Chlöe Swarbrick refuses to apologise for chant that Jewish community member said felt like 'death threat'

Green MP Chlöe Swarbrick is refusing to apologise for making a comment deemed antisemitic at a pro-Palestine rally.

That's despite a Jewish person telling Newshub it felt like a death threat and it made them feel unsafe. The ACT Party says Swarbrick should apologise.

But she isn't backing down.

"The point has to remain that what we are talking about presently unfolding is tantamount to genocide in Gaza," Swarbrick told Newshub.

"Yet for some reason there seems to be greater focus on the words that we are using to advocate for Palestinian freedom than that literal genocide."

But it's the words she used at a pro-Palestine rally that have caused controversy.

"From the river to the sea, Palestine will be free," she said.

The phrase refers to the land between the River Jordan and the Mediterranean Sea, land which is now Israel.

Justice for Palestine spokesperson Samira Archer Zaiton said the chant "calls for the liberation of Palestinians from the chokehold that they've been living under for 75 years".

Jewish Council spokesperson Juliet Moses said "it is offensive".

"It is widely understood to be a call for the annihilation of Israel and quite possibly the Jewish people," Moses said.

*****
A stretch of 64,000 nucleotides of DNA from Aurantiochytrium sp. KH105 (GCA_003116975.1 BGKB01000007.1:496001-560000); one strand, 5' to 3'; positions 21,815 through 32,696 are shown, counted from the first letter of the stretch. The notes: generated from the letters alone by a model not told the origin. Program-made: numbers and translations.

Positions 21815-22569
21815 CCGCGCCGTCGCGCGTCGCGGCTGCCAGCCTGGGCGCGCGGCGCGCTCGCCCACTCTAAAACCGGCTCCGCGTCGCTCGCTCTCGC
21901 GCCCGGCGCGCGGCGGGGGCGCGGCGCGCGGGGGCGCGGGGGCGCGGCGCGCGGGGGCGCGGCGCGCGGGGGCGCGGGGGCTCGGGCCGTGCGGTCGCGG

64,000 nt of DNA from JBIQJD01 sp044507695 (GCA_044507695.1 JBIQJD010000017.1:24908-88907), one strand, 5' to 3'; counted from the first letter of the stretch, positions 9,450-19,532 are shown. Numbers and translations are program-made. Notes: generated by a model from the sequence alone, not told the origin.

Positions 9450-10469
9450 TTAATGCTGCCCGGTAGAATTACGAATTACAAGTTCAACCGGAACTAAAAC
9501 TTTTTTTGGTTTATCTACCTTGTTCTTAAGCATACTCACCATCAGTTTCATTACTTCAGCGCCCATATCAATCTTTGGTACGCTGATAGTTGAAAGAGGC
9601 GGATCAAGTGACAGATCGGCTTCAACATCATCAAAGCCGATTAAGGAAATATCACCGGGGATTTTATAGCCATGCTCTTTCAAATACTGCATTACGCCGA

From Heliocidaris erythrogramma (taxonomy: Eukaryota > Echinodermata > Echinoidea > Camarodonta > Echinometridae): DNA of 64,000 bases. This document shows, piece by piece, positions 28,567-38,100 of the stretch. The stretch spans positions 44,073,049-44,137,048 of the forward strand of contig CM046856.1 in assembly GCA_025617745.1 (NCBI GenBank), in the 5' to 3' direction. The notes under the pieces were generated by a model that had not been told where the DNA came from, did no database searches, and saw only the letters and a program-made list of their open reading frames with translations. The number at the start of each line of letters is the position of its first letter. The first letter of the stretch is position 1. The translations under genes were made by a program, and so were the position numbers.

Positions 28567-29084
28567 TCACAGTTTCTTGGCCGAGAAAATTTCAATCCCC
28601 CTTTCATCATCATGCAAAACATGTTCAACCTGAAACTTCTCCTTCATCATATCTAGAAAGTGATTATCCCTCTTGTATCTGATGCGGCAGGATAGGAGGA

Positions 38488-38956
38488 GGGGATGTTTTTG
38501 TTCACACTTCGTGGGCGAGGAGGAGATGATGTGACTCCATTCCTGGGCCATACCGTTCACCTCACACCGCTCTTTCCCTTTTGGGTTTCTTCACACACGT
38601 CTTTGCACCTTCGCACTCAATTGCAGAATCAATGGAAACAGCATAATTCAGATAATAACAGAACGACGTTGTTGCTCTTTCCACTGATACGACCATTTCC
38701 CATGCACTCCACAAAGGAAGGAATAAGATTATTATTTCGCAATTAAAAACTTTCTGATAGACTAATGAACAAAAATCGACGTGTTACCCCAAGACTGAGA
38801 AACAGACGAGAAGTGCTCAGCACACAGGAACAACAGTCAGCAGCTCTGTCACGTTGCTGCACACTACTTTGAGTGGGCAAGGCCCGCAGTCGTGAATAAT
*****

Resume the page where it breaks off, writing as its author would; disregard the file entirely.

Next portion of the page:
Newshub has been contacted by another Jewish person concerned about Swarbrick's use of the chant.

They said they felt the chant was "a direct death threat" and "as a Jew... I no longer feel safe in New Zealand".

"I am now always watching my back, watching if there are any immediate threats to myself or family".

They want Swarbrick to resign.

Asked for her response to that, Swarbrick said: "My first response is that I take my lead from Jewish and Palestinian peace activists."

The ACT Party also wants an apology.

"That they won't do it again and that they're sorry for doing it this time," ACT leader David Seymour said.  

Swarbrick said: "I think if David Seymour should be doing anything with his time right now, it is calling for a ceasefire, it is calling for a return of hostages."

Seymour said it "would be great if there was a ceasefire".

Swarbrick is refusing to say sorry.

"I want to acknowledge that of course different people are taking different interpretations from the utilisation of this phrase."

Amelia Wade analysis

Swarbrick is yet to acknowledge her words have made some members of a minority community feel scared and unsafe.

She said the focus needs to be on the conflict but Kiwis can be informed and horrified by what's unfolding in Gaza as well as expecting politicians to find less contentious ways to condemn the atrocities.